Once captured, media must be organized in a manner in which researchers can make use of them. In the Mobile Memoir system, all media are stamped with a time and date and associated with a set of survey responses (if available). They are sorted by type of media and can be accessed by a double-click of the mouse. Summary statistics show the number of media submitted by each respondent.

Similarly, wireless surveys are effective when administered for longitudinal diaries, particularly for impulse purchases that respondents often forget to log in conventional diaries (paper-based and/or web). The cell phone is always with the subscriber, making it convenient to log in and report a purchase at the time of purchase. Other situational aspects of the purchase are more easily reported in this manner, since these would often be forgotten later (“What shelf was it on?” “Was it on sale?” “Did you use a coupon?”), and the submission of media can be used to augment diary entries. In addition, SMS can be used to automatically remind non-respondents when their reporting activity lapses.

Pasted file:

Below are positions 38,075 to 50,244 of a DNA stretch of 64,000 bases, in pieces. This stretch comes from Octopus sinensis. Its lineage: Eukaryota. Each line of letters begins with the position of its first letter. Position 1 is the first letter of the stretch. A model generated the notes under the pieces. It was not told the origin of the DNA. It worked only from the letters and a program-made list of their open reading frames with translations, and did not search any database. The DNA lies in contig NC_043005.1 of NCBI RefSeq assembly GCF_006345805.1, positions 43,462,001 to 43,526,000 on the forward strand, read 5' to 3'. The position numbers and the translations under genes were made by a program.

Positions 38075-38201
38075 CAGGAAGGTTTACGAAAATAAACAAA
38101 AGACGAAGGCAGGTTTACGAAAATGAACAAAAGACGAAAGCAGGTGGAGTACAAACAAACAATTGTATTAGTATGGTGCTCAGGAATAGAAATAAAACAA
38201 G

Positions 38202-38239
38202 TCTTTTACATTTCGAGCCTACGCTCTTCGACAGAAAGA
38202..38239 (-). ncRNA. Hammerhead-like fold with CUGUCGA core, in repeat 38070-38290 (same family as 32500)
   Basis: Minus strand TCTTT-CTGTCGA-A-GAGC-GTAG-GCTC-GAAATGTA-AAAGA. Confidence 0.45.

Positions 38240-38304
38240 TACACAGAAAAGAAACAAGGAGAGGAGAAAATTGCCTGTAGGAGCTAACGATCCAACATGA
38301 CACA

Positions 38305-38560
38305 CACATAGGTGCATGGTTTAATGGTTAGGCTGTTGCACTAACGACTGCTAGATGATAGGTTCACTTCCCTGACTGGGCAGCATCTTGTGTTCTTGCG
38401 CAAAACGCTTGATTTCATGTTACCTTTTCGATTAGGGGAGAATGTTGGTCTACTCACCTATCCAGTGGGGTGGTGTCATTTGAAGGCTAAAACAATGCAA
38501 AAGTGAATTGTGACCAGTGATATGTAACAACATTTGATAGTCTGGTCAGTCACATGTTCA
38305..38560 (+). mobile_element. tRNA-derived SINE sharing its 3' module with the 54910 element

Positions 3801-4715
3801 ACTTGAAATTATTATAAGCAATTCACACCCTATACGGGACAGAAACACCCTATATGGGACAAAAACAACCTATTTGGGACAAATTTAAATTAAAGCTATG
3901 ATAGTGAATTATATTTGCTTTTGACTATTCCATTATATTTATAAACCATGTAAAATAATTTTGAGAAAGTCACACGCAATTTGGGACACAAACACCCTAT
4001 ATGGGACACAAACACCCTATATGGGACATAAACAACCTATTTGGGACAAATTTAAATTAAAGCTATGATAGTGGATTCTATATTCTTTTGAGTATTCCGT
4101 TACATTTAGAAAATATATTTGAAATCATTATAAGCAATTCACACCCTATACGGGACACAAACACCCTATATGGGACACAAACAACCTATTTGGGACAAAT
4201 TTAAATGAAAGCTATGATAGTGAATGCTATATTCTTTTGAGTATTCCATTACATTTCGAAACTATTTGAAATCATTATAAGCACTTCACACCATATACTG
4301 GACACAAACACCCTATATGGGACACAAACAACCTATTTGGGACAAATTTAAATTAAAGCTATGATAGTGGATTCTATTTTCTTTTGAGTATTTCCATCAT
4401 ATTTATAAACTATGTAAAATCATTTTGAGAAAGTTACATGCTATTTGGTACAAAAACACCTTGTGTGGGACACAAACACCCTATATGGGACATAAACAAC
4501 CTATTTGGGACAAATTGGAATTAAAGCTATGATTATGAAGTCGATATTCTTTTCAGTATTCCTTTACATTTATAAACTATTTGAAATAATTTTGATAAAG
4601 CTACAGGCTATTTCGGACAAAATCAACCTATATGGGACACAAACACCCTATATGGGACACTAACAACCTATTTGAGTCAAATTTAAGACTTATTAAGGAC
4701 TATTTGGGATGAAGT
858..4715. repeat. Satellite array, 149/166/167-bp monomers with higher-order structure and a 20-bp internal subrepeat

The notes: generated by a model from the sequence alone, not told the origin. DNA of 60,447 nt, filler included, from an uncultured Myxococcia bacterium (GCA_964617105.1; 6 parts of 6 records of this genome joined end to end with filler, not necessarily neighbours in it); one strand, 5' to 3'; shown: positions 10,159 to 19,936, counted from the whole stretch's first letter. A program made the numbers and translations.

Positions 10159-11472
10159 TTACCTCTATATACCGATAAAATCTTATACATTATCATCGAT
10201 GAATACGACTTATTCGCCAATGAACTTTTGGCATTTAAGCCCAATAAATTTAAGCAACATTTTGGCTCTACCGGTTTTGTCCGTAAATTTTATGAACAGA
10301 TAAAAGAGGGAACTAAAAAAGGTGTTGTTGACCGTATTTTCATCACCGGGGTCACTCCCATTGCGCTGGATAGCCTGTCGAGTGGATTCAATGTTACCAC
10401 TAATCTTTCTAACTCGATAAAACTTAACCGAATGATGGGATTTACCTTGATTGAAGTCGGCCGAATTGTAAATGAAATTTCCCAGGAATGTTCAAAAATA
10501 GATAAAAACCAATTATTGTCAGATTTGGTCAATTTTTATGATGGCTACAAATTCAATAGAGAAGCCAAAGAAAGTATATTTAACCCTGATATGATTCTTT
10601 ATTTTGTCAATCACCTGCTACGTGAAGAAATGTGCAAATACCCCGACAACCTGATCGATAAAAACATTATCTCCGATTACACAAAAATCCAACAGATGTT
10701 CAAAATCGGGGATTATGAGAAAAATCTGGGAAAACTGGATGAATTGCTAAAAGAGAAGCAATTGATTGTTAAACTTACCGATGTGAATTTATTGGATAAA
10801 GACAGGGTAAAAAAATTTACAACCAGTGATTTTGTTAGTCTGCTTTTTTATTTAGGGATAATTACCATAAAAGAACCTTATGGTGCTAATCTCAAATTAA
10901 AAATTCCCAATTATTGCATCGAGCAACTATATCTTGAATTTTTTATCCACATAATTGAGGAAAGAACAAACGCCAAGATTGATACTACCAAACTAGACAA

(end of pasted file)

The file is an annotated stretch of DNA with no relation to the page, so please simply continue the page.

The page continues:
Similarly, mystery shopping represents an established field of research which easily lends itself to use of wireless devices. A cell phone can be used without attracting attention and can be used as a recording instrument in a variety of ways (web forms, sound recordings, digital images and videos).

SMS, as a stand-alone offering, represents a way to invite or remind respondents that they have surveys or other research tasks that require their attention. These surveys may be completed via the web or some other fashion. SMS can cut through the clutter of too many emails which are easily confused with spam, even though the respondent may not utilize their wireless device to complete the research itself

Where Do We Take it From Here?